79. ‘On the Road’ by Jack Kerouac

This is a book I heard about many years ago, probably from friends at school who themselves were on their own journeys of discovery. This book has defined a generation, influenced modern culture, changed attitudes, and laid the groundwork for scores of similar books and films like Easy Rider, Paris, Texas, even Thelma and Louise.

Until now it’s also a book I’ve avoided, probably for this very reason. At first I didn’t like ‘On the road’. It could be the characters of Dean and Sal and the other ‘beat’ generation lot. It could be total disregard for themselves, let alone their friends or communities they come across. Or it could be the pretentious waffle that some of them spout, incessantly. The attitude to women is extremely suspect, not to mention how they talk about or treat the different cultures and ethnic backgrounds they interact with. Perhaps I’m just more tolerant and caring. Perhaps I really don’t like Sal / Jack. 

The narrative swaps from graphically detailed to deeply reflective, neither being really ‘comfortable’ or easy reading. I found the journeys Kerouac described infinitely more interesting than the people; it was hard to not skip ahead and avoid the dialogue, especially from Dean, as it seemed so stereotyped into the post-war James Dean era of youthful rebellion. But then you have to remember that this book defined and set these stereotypes up, the rest of us reading this long after its initial influence has waned and it’s the historical nature of the book that influences us now.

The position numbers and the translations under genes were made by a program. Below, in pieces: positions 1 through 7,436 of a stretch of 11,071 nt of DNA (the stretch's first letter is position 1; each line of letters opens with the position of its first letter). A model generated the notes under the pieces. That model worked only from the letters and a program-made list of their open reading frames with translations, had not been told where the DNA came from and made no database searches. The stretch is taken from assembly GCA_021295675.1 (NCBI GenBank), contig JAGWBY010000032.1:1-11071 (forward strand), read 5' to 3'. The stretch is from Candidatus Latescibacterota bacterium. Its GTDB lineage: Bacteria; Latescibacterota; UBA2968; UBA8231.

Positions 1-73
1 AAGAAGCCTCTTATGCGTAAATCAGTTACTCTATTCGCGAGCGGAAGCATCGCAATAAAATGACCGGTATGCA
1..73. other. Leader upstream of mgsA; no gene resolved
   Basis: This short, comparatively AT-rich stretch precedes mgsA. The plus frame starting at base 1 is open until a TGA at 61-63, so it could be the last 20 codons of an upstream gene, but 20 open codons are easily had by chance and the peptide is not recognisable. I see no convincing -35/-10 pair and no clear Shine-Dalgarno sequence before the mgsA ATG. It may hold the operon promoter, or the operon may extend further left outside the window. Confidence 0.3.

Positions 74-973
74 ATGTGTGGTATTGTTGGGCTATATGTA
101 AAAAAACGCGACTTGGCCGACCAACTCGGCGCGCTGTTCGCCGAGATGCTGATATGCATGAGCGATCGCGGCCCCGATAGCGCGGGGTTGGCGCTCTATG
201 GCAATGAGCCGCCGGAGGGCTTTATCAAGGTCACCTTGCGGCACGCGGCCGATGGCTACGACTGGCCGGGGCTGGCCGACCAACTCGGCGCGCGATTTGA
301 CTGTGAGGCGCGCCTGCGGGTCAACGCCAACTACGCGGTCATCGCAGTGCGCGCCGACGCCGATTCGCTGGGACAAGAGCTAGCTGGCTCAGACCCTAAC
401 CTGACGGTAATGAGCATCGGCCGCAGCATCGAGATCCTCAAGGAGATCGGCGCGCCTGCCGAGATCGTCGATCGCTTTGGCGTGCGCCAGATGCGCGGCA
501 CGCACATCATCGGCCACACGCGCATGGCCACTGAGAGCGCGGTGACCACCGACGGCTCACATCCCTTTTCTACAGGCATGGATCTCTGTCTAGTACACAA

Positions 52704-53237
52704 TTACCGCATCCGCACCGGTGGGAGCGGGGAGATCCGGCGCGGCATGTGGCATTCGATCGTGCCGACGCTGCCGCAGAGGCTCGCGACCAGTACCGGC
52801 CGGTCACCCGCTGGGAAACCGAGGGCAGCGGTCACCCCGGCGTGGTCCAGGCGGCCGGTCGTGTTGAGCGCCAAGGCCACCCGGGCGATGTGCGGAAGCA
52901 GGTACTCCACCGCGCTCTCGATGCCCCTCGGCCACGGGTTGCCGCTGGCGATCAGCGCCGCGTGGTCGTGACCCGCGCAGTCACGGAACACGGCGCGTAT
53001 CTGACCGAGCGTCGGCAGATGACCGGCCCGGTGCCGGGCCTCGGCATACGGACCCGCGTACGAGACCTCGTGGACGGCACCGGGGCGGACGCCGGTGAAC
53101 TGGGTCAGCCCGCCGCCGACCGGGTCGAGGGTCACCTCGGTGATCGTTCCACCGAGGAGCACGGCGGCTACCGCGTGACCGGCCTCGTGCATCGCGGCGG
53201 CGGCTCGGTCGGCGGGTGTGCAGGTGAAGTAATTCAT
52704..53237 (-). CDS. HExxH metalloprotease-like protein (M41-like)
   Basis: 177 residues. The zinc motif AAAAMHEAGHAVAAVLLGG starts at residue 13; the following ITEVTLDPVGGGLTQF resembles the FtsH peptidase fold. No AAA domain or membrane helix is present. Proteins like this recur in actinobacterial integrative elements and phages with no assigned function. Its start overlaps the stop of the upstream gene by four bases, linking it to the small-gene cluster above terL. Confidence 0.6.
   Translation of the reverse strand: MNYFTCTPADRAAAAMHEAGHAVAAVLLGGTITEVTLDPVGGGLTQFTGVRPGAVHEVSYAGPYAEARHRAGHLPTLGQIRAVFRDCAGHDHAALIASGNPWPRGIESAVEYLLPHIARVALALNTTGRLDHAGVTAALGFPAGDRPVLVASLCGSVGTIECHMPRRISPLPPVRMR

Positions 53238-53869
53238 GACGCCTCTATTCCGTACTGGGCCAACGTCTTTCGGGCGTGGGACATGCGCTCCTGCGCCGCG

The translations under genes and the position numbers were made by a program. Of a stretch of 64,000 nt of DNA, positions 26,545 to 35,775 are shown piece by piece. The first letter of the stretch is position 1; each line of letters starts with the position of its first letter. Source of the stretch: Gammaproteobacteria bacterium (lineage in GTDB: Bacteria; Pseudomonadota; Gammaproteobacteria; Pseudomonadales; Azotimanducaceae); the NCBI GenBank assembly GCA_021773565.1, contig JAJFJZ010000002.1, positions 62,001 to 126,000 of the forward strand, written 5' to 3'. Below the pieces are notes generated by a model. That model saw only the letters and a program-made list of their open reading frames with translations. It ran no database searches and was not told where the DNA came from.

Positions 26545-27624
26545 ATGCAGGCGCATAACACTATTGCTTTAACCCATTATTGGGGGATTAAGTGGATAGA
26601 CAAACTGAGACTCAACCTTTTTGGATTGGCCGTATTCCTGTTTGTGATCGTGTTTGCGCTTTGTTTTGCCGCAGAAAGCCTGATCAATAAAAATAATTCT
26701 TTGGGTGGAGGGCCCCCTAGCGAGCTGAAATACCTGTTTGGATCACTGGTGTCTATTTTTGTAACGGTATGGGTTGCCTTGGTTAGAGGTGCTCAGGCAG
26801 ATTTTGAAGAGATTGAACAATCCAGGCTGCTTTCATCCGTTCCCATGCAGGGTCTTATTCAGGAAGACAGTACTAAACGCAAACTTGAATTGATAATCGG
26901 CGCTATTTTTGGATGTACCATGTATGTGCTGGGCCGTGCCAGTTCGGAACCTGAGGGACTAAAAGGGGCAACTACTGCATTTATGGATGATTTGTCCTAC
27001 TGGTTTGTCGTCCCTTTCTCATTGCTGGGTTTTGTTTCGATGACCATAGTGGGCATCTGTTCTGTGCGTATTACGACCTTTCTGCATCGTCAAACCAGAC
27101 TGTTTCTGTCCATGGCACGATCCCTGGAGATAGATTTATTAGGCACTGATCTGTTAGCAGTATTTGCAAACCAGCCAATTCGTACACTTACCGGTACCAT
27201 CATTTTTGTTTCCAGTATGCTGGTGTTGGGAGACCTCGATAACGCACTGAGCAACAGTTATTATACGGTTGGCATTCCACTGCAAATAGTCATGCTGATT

As one reviewer wrote on the Goodreads website: “[Kerouac] was a pretentious, self-important bore who produced some of the most painfully bad and inconsequential prose of the 20th century.” This is best explained in the third part of the book where Jack describes, at length and in great detail, the jazz clubs of San Francisco. I guess you had to be there to fully appreciate it?

I found the ‘time remaining in book’ and ‘progress’ indicator in my Kindle very distracting, forever disappointing me about how much I’d read, and how much further I had to go. But I did carry on, I did finish the book. I won’t be hurrying back to it again though, as I do with so many other books. 

What I think I need to do, now that I’ve finished the book, is find out more about why so many people hold it is such high regard, why it has achieved the critical acclaim and fondness for so many, and just what the hell it was really all about! Is it just a drug and booze fuelled teen-angst trip of self-indulgence. Is it a journey into how US WWII GI’s acclimatised into society after the war ended (although never mentioneded in so many words, we don’t know in what capacity the characters were involved in the war, but clearly at their ages they probably were, Sal did collect his war ‘pension’)? Perhaps that’s the books legacy, to indulge the reader enough to get them to read more to understand the book … ?

Scores:
Held my interest: 3/10
Captured my imagination: 2/10
Worth reading: 2/10
Overall: 2/10

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